Keeping Your Cool

Keeping your cool as a teacher is something we all have to do. As teachers, we have all had those moments of complete frustration. You already have had a rough day, your students are having difficulty focusing, and you’re starting to lose your cool. At these points, it’s even more important to remember, stay calm and keep teaching on.

The following are a few difficult situations you may run into as a teacher and some tips on how to overcome them. It’s very normal to become frustrated as a teacher – I mean we are responsible for imparting knowledge to a class full of children with different needs, not an easy task.

Repeating Yourself

DSC_0631If there’s anything that pushes my buttons it’s repeating the exact same thing over and over. Now, without a doubt, this is a teacher’s job, but there’s a difference between repeating for a lack of understanding and repeating for a lack of paying attention.

The best solution I’ve found for this common problem is to make sure I have the entire classes complete attention before going into an explanation. This can be done by playing a quick game, using an engaging anecdote, or simply waiting until the class is ready for you to speak.

When you have the classes attention you can begin describing the next step in your lesson. Of course, some students will still often need your help, but you can be assured that they first listened to your instructions.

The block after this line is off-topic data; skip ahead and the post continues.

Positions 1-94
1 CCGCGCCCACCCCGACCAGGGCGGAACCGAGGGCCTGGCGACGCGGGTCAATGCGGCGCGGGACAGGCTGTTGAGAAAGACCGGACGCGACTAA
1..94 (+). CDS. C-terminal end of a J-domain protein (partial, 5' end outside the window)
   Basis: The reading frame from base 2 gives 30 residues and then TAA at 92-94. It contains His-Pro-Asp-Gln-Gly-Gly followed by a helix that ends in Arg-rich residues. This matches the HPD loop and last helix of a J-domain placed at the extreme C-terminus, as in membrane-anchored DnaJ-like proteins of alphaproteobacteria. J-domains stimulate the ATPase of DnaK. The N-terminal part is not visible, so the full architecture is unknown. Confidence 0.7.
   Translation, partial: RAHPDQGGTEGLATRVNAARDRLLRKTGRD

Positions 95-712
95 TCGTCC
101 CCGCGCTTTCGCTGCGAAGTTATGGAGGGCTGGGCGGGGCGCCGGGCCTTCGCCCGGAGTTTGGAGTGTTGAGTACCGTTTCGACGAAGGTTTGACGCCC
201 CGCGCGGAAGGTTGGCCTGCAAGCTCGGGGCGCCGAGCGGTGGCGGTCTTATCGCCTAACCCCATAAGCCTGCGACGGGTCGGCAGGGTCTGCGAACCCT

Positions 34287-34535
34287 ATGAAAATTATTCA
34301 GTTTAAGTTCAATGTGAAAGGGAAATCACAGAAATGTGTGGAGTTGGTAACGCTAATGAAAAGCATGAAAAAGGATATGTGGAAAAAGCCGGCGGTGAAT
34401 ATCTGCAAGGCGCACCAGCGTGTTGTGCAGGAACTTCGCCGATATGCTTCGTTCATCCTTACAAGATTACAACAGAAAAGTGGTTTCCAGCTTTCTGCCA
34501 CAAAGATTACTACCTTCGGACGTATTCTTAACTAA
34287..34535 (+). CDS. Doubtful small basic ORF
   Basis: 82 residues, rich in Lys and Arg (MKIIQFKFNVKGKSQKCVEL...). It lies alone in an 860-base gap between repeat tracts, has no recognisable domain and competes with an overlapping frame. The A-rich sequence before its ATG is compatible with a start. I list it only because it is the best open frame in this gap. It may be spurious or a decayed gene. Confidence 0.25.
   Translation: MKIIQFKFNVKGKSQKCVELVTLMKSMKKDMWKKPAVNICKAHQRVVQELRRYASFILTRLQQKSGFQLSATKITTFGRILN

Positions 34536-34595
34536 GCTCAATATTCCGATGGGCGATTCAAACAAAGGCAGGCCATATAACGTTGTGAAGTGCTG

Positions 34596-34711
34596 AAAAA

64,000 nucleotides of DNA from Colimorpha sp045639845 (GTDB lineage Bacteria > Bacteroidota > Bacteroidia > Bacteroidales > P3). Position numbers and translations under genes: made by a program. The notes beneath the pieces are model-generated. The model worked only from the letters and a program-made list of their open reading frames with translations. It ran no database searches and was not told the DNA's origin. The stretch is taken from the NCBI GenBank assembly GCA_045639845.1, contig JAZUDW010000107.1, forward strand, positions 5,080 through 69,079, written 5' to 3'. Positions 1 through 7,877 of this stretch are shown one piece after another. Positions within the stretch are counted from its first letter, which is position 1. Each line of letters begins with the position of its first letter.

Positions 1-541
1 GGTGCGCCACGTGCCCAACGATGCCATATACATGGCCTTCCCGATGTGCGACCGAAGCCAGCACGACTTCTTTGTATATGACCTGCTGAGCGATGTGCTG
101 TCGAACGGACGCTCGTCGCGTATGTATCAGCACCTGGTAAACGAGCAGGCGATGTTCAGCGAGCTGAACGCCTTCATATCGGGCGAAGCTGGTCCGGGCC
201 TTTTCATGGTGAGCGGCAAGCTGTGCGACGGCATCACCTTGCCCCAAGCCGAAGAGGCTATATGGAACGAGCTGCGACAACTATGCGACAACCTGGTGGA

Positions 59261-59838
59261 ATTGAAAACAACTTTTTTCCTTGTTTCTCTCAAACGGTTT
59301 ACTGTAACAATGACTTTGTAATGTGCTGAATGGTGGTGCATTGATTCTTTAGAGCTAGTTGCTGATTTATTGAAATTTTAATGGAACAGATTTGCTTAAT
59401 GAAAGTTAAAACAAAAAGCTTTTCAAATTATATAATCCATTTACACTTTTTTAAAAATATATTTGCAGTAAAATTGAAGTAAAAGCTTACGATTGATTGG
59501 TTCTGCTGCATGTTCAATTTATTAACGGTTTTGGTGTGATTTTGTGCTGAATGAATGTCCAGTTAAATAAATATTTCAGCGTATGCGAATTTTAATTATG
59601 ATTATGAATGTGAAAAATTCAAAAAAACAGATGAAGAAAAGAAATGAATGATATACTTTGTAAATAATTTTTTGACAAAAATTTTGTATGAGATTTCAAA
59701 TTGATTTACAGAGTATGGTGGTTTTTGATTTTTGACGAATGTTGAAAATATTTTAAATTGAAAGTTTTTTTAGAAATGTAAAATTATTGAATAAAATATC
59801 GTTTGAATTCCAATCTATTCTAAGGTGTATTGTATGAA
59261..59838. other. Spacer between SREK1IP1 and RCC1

Talking Over Teachers

Students have a lot to say. No matter the age group I’ve worked with there has always been one, two, three, maybe more, students in a class that find whatever they need to say extremely urgent, more so than what the teacher needs to say.

At these points in time, I find making a rule most efficient. “No talking when the teacher is talking,” or simply “respect others,” which includes not talking while others are speaking. When students start speaking over each other that class can get real rowdy, real fast.

Save yourself the aggravation of speaking over others and nip this one in the bud before it starts. Going home with a raspy voice everyday is no one’s idea of a good idea.

Spacing Out or Not Paying Attention

Like was said earlier, we are teaching classes with a variety of different students. All these students have different needs, desires, backgrounds, study habits, and learning styles. Being able to engage every student can be tricky at times.

Over time you will find the different interests of your students and will learn how to harness those interests in your teaching. Also include various methods of teaching in your lessons: visual, auditory, read-write, and kinesthetic. This will ensure the maximum reach to the maximum amount of students.

Developmental Phases

However, some students will have days when they can’t seem to focus at all. Their attention is elsewhere and no matter what you do they can’t seem to put pencil to paper.

During these times it’s important to remember, these are growing children that are going through different phases of development. A strong sense of empathy in these situations will go a long way.  

Different age groups will need different types of responses. An elementary school grade group will have vastly different needs from a middle school group. Even from year to year these groups will change dramatically. Don’t take it as a personal attack if children aren’t listening or are being difficult – they are each dealing with their own problems as well.

Most importantly, keep control of our emotions. If we lose our cool, so will the students. Earning students’ respect outweighs earning their fear.

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